If you listen to music from past decades, you may come across a few songs on the radio, on TV, or in movies that give you pause. Some songs from the past could never be written today - cultural mores have changed, and what was passable yesterday may no longer be acceptable, especially in terms of racial sensitivity.
The following songs from past decades all feature lyrics that are considered racially insensitive by today's standards. Many of these were even hits when they were released, and they're the products of some of the biggest names in the industry, including Elton John, Cher, and Guns N' Roses. Can we still listen to these songs as we did in past years, or do their less-than-appropriate lyrics make us want to change the station?
Guns N' Roses left the song "One In A Million" off the reissue of their 1988 debut EP, G N' R Lies. With lyrics mentioning police, homosexuals, and the N-word, the song was controversial even when it was released.
Singer Axl Rose and guitarist Slash defended the song when it came out, but the band has since changed its tune. Slash said, "We collectively decided that it just didn’t have any place in that box set."8288Are these lyrics offensive?
'Wig Wam Bam' By The Sweet
The Sweet were more popular in the UK than they were in the US, so they may not have faced as much backlash for their song "Wig Wam Bam" as they would have if they were well-known in the States.
The lyrics are rife with insensitive references to the Native American community, as the song is a rock version of Henry Longfellow's poem, "The Song of Hiawatha," published in 1855. The band usually dressed in Native American costumes when they performed the song.4059Are these lyrics offensive?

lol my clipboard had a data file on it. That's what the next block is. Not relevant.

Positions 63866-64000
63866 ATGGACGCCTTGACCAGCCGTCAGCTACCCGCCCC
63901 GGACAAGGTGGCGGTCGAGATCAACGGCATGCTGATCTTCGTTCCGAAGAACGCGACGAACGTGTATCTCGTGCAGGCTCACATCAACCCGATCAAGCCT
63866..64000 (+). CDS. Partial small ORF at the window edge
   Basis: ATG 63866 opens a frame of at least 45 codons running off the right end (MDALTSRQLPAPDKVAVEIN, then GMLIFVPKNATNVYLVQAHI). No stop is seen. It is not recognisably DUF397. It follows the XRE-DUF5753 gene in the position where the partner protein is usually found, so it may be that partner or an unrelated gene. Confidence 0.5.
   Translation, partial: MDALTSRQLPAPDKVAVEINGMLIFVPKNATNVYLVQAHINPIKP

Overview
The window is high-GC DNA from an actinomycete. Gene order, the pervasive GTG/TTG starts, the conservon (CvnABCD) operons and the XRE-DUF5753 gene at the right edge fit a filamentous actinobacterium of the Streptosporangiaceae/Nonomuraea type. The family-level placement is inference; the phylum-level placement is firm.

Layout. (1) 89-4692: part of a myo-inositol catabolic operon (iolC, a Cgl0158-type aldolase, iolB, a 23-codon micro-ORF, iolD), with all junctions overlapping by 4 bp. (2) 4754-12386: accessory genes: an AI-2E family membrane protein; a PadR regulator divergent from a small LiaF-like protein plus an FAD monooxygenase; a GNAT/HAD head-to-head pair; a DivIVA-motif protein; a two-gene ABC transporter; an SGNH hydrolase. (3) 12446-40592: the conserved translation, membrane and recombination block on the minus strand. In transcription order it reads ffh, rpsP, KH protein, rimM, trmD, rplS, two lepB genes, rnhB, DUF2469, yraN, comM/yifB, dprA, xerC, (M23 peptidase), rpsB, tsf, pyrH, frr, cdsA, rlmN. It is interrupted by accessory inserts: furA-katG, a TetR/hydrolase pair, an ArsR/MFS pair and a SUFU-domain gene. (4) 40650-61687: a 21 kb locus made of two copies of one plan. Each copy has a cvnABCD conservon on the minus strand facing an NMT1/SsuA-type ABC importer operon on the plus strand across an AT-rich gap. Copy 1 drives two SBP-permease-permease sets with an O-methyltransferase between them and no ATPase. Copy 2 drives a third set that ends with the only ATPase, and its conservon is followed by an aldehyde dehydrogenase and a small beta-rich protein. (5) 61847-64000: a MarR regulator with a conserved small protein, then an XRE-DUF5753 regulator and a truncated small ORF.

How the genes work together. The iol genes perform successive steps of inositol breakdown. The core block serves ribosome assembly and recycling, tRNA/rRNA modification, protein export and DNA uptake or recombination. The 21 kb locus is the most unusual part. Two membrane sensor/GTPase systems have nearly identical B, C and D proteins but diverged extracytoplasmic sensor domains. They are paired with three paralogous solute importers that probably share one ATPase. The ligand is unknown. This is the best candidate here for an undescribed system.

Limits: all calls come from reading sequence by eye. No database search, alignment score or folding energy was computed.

'Turning Japanese' By The Vapors
"Turning Japanese" by British band the Vapors was released in 1980. The song features the infamous Orientalist riff, as well as some questionable lyrics. The phrase "turning Japanese" is said to describe someone squinting as they reach climax. Some claim it also means the song's narrator is obsessed with his lover's photos and wants more, perhaps playing off a stereotype at the time depicting Japanese people as camera-obsessed tourists.
Despite these claims, singer Dave Fenton said that "Turning Japanese" is not a racially insensitive song, nor does it have anything to do with Japan. Instead, it "could have been [turning] Portuguese, Lebanese, anything that fit with that phrase. It had nothing to do with the Japanese."4790Are these lyrics offensive?
'Half-Breed' By Cher
The term "half-breed" is considered offensive in Native American communities, though this didn't stop Cher from releasing a song of the same name in 1973. She insisted at the time that she was part Cherokee, which may have stifled any protests against the song when it was released.
She performed the song in a full feathered headress on the The Sonny and Cher Comedy Hour and has done so ever since. Outside of a claim that her mother has some Cherokee blood, Cher is fairly far from a spokesperson for Native American culture, and she became involved in several Twitter feuds over the song and her heritage in 2017. Despite the controversy, she refuses to remove it - or the costume - from her shows.51102Are these lyrics offensive?